Gradually the tough exterior of the trading floor started to melt away & people kind of went into panic mode….one of the female traders (who had a reputation of being hard as nails) just kind of lost it, her nephew was working in the towers & her sister worked near by. She tried to call them but couldn’t get through so she just left. Others grabbed their coats & bags & left too.
By now the second tower had been hit & there was just a sense of sheer panic around. I’m from Limerick & have a very worried Irish mother so I rang her straight away to say I was ok. My niece Jordan was watching a Barney video so Mam hadn’t seen the news yet so she kind of didn’t know or understand what I was saying when I said I was ok, that a plane had hit the towers but we were grand, not to worry. I got slightly impatient with her because she seemed unusually calm but afterwards I knew that you had to see it to believe it – after all none of us believed there was any danger until it came on CNN.
At this stage I didn’t know what to do. My friend Breda from Cork was also working in HSBC on the trading floor so I went over to her & asked what we should do. She said we’d just wait & see, not knowing either but we decided that whatever happened we’d stick together. The funny thing was, as NY was under attack, the towers were crumbling, people were dying a few blocks away from us we carried on working. We just didn’t know what to do or what was going on but we did know that there were deadlines to be met, trades to be entered & confirmed and we just carried on with our daily job,knowing that in the grand scheme of things nobody really cared about what happend to the trades but I feel that we just wanted continuity or stability or sameness or something – all the while growing increasingly more scared & unsure of what could happen to us & fellow New Yorkers (which we all were because we worked in & loved the city that never sleeps)
By now our bosses had told us that we could leave if we wanted to. Breda & I figured Grand Central would be a zoo with people scrambling to get out of the city so we decided to wait a while. The office became the complete opposite to the usual hive of activity. There was silence for a lot of the time with the remaining people just kind of shell shocked looking, watching tv, saying they hoped all the people they knew were ok. Almost everyone knew someone, the financial industry is really small & people come across the same people time and again. Then our boss told us to move away from the window, there was a van downstairs that the cops were treating as suspicious – they were already on high alert & everything was a potential threat. I kind of began to get really freaked at that stage & wanted to go home. I think it was around 4pm when Breda & I finally left the building & we couldn’t believe it when we actually caught a train straight away. It was packed & we had to stand but we were happy to be on the way out of the city.
I lived on my own so I went home & switched on the tv & just sat there glued to it. My mother rang me again & this time she was in a total frenzy, she just wanted me to come home. She said all of my relatives had been in touch & everyone was thinking of me, which was lovely to hear. I didn’t really want to be on my own so when my friend Noeleen rang to say herself & her husband Brian were going for a drink I gladly met them in our local. Once again there was a sea of shocked looking people in the bar, the majority of whom were from Ireland & who had adopted the wonderful New York as their home. People were just saying ‘I can’t believe it’. This was something I heard & probably said myself over & over. The tv was on & there was full coverage of everything that was happening in Manhattan.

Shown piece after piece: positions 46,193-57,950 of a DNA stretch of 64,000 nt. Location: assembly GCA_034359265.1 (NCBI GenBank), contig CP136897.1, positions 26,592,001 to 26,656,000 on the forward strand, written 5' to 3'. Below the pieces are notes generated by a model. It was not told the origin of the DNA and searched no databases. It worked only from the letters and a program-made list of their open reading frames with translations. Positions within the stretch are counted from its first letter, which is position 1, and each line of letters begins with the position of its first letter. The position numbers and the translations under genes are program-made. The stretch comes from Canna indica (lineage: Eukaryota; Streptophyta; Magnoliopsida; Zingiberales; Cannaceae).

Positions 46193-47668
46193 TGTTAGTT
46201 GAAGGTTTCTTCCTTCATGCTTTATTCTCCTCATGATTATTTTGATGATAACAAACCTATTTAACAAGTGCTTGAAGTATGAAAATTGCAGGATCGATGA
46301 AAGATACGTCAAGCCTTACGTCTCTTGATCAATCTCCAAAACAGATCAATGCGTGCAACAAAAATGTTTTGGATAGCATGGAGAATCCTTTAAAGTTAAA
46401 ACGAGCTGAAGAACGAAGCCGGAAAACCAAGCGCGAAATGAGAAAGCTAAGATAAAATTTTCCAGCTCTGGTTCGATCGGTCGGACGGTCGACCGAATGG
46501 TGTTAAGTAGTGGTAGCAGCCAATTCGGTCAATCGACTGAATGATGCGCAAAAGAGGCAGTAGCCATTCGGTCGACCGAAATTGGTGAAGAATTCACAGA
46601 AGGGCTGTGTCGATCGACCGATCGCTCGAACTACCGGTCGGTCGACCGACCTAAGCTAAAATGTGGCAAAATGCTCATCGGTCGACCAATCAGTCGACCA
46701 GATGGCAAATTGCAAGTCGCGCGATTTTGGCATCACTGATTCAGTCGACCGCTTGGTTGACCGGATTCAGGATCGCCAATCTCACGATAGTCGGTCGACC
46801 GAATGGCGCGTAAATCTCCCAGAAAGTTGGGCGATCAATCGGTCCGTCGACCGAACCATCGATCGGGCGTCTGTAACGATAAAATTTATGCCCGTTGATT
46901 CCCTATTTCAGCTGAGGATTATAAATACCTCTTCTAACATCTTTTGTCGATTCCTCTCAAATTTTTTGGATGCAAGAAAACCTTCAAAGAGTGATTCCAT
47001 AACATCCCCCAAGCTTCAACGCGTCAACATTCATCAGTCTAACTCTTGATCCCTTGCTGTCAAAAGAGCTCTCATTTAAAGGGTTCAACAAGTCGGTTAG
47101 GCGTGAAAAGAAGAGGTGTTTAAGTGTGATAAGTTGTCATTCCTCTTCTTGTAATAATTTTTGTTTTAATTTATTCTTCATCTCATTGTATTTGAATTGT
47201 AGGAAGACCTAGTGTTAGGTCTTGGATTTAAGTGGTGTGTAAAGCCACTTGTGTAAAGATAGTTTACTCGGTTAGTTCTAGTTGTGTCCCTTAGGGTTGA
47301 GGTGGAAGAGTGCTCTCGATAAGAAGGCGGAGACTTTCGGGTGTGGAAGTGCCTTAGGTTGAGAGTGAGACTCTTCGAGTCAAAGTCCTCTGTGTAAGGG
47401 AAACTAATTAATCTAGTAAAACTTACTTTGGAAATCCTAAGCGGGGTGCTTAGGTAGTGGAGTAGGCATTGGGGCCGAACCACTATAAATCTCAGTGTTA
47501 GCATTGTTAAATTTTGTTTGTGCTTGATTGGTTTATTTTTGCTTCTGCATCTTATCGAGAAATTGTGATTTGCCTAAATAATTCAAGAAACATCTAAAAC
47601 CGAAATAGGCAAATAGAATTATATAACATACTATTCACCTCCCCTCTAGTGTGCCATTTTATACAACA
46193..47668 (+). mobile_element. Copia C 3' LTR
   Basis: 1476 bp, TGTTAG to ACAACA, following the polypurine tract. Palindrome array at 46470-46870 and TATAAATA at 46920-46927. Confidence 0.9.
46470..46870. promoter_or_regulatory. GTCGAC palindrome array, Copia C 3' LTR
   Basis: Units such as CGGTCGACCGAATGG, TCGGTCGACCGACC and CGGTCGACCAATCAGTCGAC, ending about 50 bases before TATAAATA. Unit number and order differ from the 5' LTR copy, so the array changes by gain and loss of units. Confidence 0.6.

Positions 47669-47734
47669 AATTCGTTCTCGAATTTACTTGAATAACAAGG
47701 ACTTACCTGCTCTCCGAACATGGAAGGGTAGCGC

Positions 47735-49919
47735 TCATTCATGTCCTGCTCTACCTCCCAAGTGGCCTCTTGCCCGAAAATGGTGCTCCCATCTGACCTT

George Bush came on the news to address the nation & there was silence in the bar. I think people were just waiting for someone to tell us that it was all going to be ok. After an hour or so I went home, this time just wanting to be on my own to try to process the events of the day. I sat watching tv and eventually cried myself to sleep on the couch as I watched the images for the first time that we have now all seen a thousand times.
I didn’t go to work the next day but on Thursday & Friday I went to the Disaster Recovery Site in New Jersey to ensure the systems were up & running for my desk should there be a need to close our Manhattan offices – nobody knew what was ahead & people were planning for worse case scenarios. It was eerie out there as the office is directly across from the WTC site so I could see the smoke billowing up into the air and the reality of it all, the NY skyline altered forever, the city a changed place, the people forever different was beginning to sink in.
Everything changed from that day on. The people I worked with were all effected in one way or another.
3 of them lost a brother each, most of them lost a friend or two and it was so sad to hear the personal stories of each of the people who perished, brothers, fathers, uncles, sisters, cousins, friends – they were not just part of a number,one of the 2,300 who had died, they were all someone who had a life & lots to give & it was all taken away from them by evil men who attacked their country, their city, their workplace, their families.
I attended 2 memorial services & for weeks afterwards people were coming into work in their funeral garb to attend a service & sometimes 2 a day. Our Thursday nights out stopped for a long time afterwards & I remember the first Thursday we all went out we were still numb but someone said something funny & we
laughed & then people felt guilty for laughing but gradually we relaxed & started having some fun & enjoying ourselves again – never for one second forgetting what had happened.
You never forget how you felt or the looks on peoples faces that day & the many days, weeks & months to follow.
This tragedy took its toll on everyone but New Yorkers (true or adopted) all came together & gradually built the city back to being the best city in the world.
I’ve since moved back to Limerick but will always cherish my time in New York.